Facial recognition technology is great, albeit a little creepy at times. Sometimes it works flawlessly, while other times it may confuse you with your brother, or your mother, or a… gorilla.
Brooklyn-based computer programmer Jacky Alciné looked over a set of images that he had uploaded to Google Photos on Sunday and found that Google’s image service had attempted to organize them according to their contents.
The much-talked about organization feature lets users “search by what you remember about a photo, no description needed.” For the majority of Alciné’s photos, the service worked. A photograph of an airplane wing had been filed under “Airplanes,” one of two tall buildings under “Skyscrapers” and so on.
And then it came time for the program to organize photos of Alciné and his friend, who are both black. Google Photos grouped the photos under the label “Gorillas.”
And it’s only photos I have with her it’s doing this with (results truncated b/c personal): pic.twitter.com/h7MTXd3wgo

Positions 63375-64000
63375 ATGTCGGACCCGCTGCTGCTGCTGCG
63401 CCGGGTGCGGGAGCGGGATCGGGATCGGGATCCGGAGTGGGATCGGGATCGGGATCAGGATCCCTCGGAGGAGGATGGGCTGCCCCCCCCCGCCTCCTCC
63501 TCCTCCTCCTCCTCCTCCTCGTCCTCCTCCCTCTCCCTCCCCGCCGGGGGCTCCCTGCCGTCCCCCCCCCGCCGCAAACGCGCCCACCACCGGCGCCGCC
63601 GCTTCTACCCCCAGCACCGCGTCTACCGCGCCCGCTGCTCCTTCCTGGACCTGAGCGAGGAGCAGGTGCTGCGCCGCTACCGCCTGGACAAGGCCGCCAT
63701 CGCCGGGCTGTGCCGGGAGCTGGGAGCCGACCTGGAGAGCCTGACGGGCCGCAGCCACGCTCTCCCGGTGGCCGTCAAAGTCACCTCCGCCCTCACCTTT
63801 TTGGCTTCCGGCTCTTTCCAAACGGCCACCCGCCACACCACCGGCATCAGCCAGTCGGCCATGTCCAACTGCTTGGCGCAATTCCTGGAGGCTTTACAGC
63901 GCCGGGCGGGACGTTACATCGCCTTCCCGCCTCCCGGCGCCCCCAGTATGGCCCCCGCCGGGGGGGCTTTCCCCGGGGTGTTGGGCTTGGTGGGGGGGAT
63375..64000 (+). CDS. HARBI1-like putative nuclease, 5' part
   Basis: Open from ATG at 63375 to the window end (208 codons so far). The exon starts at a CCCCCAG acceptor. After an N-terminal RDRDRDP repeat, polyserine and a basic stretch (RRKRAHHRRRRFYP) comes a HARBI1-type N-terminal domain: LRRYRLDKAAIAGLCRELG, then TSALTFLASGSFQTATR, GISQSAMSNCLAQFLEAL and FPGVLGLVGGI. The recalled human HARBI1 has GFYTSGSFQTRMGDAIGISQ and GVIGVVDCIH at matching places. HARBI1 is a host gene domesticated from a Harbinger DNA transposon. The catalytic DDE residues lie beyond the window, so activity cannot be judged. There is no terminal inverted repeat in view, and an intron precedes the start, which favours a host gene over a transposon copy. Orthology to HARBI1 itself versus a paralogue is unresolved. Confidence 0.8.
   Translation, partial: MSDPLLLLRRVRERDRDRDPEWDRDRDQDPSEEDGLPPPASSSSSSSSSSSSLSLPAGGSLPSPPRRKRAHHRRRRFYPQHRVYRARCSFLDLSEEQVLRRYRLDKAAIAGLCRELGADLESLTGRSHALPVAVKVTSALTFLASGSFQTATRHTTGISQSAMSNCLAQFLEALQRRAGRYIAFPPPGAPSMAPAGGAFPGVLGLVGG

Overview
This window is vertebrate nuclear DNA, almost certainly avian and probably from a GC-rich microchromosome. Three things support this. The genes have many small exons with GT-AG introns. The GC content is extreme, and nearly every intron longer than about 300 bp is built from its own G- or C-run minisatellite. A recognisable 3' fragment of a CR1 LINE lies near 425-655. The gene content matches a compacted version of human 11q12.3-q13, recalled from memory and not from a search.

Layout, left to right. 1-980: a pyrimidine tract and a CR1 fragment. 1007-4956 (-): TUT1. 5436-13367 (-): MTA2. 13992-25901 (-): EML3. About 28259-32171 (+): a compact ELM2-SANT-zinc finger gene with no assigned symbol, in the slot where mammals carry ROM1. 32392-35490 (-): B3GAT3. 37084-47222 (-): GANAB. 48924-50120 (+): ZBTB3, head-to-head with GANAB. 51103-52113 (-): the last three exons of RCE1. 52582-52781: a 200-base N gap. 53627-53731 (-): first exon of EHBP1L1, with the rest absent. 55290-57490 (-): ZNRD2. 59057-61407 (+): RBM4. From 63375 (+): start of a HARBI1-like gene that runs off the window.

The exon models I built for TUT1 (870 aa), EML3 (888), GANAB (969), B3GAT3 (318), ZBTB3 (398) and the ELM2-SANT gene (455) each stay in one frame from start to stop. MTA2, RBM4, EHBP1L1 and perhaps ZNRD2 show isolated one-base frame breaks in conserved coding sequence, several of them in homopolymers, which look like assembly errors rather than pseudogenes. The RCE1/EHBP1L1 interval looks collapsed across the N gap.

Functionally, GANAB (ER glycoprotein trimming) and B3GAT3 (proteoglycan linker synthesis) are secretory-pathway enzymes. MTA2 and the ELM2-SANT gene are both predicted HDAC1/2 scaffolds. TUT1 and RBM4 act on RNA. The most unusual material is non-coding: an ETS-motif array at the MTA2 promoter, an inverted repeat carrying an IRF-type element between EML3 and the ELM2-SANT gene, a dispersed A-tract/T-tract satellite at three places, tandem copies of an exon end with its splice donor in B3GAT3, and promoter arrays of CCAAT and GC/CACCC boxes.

“Google,” Alciné tweeted, “y’all fucked up.” To their credit, Google employees responded quickly. Yonatan Zunger, who works as the company’s chief architect of social, responded to Alciné’s tweet, writing, “This is 100% Not OK.” In subsequent tweets, Zunger explained that he had reached out to the Photos team and that it was working on a fix that evening.
According to Alciné’s Twitter feed, the problem remained in place even after the supposed fix had been implemented. Ultimately, Google applied a secondary solution, reworking the system so that it wouldn’t tie photos to the “Gorilla” tag at all. Zunger writes that it is also working to develop a number of “longer-term fixes,” including identifying “words to be careful about in photos of people” and “better recognition of dark skinned faces.”
While Google’s efforts to solve this problem are admirable, it’s still troubling that it happened at all. As Alciné wrote on Twitter, “I understand HOW this happens; the problem is moreso on the WHY.”
Yikes. This is definitely not the kind of tech problem Google wants to have.